Slack, now a public messaging platform, showed its versatility shortly after rolling out cross-organizational direct messaging feature.
In order to fight against the possibility of users being able to easily send abusive messages or harassment, it’s disabling the option to send a message alongside an invite.
The concern was that if other users know your email address, they would be able to inundate someone’s inbox with whatever kind of harmful messaging they chose.
“After rolling out Slack Connect DMs (Wednesday), we received valuable feedback from our users about how email invitations to use the feature could potentially be used to send abusive or harassing messages. We are taking immediate steps to prevent this kind of abuse, beginning today with the removal of the ability to customize a message when a user invites someone to Slack Connect DMs,” Jonathan Prince, the company’s vice president of communications and policy, told The Verge.
“Slack Connect’s security features and robust administrative controls are a core part of its value both for individual users and their organizations. We made a mistake in this initial roll-out that is inconsistent with our goals for the product and the typical experience of Slack Connect usage. As always, we are grateful to everyone who spoke up, and we are committed to fixing this issue.”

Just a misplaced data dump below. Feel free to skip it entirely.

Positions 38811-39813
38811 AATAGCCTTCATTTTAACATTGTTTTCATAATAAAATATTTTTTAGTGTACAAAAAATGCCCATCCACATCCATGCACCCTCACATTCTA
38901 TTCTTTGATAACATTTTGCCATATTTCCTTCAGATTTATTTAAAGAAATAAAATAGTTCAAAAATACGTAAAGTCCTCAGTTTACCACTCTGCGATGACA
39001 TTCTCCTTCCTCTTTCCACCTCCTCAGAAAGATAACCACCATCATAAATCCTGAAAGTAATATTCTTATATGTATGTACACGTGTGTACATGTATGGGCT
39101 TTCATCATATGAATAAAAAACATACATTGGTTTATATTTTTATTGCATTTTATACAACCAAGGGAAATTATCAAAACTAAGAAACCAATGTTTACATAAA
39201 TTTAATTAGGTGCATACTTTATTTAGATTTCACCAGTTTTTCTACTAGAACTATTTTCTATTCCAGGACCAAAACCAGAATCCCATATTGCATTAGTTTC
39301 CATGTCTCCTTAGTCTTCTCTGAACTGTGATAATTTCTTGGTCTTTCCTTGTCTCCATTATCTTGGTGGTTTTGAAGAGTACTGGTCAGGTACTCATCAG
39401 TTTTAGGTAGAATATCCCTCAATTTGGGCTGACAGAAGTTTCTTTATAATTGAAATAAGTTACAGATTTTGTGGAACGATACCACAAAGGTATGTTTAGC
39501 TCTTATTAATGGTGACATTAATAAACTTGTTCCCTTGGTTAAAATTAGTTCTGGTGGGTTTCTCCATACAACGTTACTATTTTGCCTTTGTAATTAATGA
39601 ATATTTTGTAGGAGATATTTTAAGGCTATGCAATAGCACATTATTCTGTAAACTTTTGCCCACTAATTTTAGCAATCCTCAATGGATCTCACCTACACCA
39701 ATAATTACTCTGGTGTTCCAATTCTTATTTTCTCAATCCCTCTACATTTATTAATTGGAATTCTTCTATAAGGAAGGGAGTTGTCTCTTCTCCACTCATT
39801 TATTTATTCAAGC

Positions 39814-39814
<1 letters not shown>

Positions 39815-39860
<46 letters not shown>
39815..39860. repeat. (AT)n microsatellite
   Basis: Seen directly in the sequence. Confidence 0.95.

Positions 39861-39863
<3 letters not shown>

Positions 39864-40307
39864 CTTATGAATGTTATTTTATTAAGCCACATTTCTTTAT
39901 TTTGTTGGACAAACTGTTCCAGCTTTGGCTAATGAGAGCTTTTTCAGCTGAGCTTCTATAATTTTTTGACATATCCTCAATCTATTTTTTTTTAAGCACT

A Twitter employee, Menotti Minutillo, first expressed concerns about no opt-out protections because Slack Connect bypasses filters and protections you may use.
There have been new concerns popping up, too, such as being able to view whatever Slack groups individuals are a part of, but a Slack spokesperson confirmed to verge.com these fears are unfounded, “as that information is only displayed to the person accepting the invite as a method of determining what Slack workspace they’d like to accept the invitation from.”